Word Mulch – How Writers Can Re-Purpose Anything You Write

Do you mulch your writing? Mulch is a protective covering of organic matter placed around tender plants. Good gardeners use it judiciously to keep their plants safe and help them thrive. You have your own kind of mulch that can lead to increased publication and protect you from idea starvation.

As a writer, you need to create literary mulch and apply it liberally so that you can get more mileage out of everything you write. Literary mulch is a blend of the “living” and “already used” matter of writing.  This is one writing class you are going to enjoy, because it lets you leverage work already done multiple times 송파스웨디시.

Mulching is fun and profitable. You mix new words with your ideas to form fresh creations. You mulch parts of your completed works to make new ones.   Even if you are a new writer, you probably have more than one idea and several examples of your writing. That means that you have numerous opportunities to remix pieces of your work.

When I had been working hard at writing for only a few months, I had a growing number of credits to my name. Let me give you some examples of how I have used literary mulch to get published so you can do the same.  My point here is not to promote myself, but to demonstrate to you that you can apply mulching to your own work and become a more profitable author.  

Extensive training as a massage therapist allowed me to knead words into stories. You have a wealth of stories in you as well. Here’s how the mulch idea works. Let’s say that a massage site accepts an article. Even if the site did not pay, you will be able to put your website at the end of the article.  I made a useful professional contact because of a situation like this.

After a little mulching action, you can take the original story, blend it with some new material, and you may have four or five or even a dozen related yet completely different pieces. You can fit the story idea into other markets in this way. An article about massage for relaxation can be – well – massaged into an article about the benefits of massage for seniors, giving your spouse a massage, and so forth. Each article will read differently, and yet the core idea is the same.

Getting a paycheck for your writing is an exciting moment, and perhaps you will revise one of your unpaid pieces and find that a magazine pays you for it. My first paid article about massage for seniors appeared in a regional magazine.  And yes, it had a little of the original article with new material properly niched for the needs of seniors.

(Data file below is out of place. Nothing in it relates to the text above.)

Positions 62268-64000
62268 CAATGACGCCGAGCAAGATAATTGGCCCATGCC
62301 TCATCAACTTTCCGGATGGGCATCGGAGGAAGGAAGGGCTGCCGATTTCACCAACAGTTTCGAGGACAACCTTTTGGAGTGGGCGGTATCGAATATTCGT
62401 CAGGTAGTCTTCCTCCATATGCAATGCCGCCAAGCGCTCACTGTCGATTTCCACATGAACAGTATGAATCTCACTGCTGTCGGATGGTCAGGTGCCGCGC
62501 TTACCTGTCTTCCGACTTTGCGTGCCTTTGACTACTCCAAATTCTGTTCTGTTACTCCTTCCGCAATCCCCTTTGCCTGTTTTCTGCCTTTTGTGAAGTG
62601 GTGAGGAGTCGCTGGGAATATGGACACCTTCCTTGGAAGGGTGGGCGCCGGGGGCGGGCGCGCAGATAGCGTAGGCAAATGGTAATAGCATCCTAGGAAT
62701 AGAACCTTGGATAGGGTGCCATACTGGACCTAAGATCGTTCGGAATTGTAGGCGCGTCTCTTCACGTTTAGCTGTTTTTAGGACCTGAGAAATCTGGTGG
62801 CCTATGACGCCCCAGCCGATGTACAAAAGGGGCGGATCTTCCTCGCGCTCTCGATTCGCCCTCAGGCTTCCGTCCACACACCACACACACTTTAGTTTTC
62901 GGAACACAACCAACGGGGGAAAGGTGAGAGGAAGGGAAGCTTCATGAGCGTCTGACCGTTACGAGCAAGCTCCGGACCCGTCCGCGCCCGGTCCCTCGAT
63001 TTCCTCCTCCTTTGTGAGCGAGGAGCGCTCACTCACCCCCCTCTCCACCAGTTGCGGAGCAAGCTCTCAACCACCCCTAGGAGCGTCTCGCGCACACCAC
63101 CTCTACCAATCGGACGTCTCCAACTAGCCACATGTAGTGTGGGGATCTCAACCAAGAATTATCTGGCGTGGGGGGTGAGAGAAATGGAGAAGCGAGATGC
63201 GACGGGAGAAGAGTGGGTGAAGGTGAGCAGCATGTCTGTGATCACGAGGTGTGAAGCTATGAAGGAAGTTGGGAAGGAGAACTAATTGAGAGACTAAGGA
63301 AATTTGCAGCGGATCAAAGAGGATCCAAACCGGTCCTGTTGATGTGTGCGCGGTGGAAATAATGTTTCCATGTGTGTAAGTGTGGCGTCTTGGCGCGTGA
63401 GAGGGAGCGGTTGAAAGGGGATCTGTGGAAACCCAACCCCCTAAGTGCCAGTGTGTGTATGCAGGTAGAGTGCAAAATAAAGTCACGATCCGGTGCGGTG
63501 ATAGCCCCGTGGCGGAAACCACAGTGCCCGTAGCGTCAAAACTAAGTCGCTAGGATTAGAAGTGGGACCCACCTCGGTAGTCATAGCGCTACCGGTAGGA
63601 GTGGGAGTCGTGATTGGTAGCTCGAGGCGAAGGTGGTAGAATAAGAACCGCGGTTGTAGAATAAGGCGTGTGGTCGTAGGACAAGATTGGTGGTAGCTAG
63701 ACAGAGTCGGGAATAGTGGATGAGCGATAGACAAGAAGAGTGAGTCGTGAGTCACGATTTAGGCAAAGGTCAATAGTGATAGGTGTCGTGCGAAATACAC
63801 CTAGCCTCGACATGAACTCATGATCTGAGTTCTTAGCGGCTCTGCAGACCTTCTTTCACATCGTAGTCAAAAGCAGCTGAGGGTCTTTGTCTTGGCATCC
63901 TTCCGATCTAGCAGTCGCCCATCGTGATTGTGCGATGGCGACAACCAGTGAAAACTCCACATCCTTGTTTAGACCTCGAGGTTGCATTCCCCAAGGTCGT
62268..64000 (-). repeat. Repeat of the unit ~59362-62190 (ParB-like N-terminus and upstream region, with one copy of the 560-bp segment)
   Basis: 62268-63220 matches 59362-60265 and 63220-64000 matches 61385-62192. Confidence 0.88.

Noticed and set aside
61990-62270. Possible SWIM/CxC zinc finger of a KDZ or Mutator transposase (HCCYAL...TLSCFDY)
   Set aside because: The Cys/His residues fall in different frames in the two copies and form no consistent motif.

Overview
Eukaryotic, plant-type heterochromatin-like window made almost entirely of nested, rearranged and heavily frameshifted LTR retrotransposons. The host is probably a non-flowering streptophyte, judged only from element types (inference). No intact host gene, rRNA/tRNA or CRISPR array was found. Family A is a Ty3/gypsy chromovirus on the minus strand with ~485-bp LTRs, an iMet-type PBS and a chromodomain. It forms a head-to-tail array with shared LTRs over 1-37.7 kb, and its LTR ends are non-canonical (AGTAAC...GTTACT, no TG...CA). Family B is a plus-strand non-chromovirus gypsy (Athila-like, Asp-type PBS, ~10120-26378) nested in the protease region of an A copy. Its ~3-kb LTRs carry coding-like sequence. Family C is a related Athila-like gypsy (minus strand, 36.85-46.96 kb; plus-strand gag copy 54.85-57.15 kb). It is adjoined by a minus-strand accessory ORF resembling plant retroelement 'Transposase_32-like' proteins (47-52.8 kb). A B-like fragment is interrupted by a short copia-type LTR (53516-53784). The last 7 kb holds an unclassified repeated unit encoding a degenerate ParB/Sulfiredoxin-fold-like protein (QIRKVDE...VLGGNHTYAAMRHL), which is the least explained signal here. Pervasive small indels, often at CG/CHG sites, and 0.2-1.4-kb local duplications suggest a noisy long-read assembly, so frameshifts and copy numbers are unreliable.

Stop and think how you can apply this principle to your own writing. Why not take articles from your blog, freshen them up, and put them into places like EzineArticles.com? Then, how about taking these pieces, reworking them by mulching original material into them, and creating a lead-generating ebook, or even a product?   If you are like me, you are always looking for more opportunities to write and get published.

I entered contests, sent queries, and kept thinking of new ways to get the most mileage out of my work. One of the things I wanted to do was to write a column for our local newspaper. At first, the editor said no. But “no” is not necessarily permanent. I treated him with respect but kept checking in with him. Soon, my joyful living column was born. The first story was a loser in a personal essay competition – but a winner in reader popularity. Years later, I still receive comments about that dog tale, which I presented live at a regional writers meeting.

And you guessed it; that article with some modifications is in other places and also in my first book.More mulch. Another contest loser, appeared with two photographs in a regional magazine. Incidentally, the editor turned down the first article I submitted. Don’t let a “no” get you down.  A “no” on one article does not mean you are persona non grata forever.  

I shopped around a contest-losing short story. After receiving one additional rejection, a whimsical short story became my first published (and paid) short story.  A book publisher rejected a haiku that went on to win an international poetry contest. Now I am an award-winning author published on five continents. My point is this.


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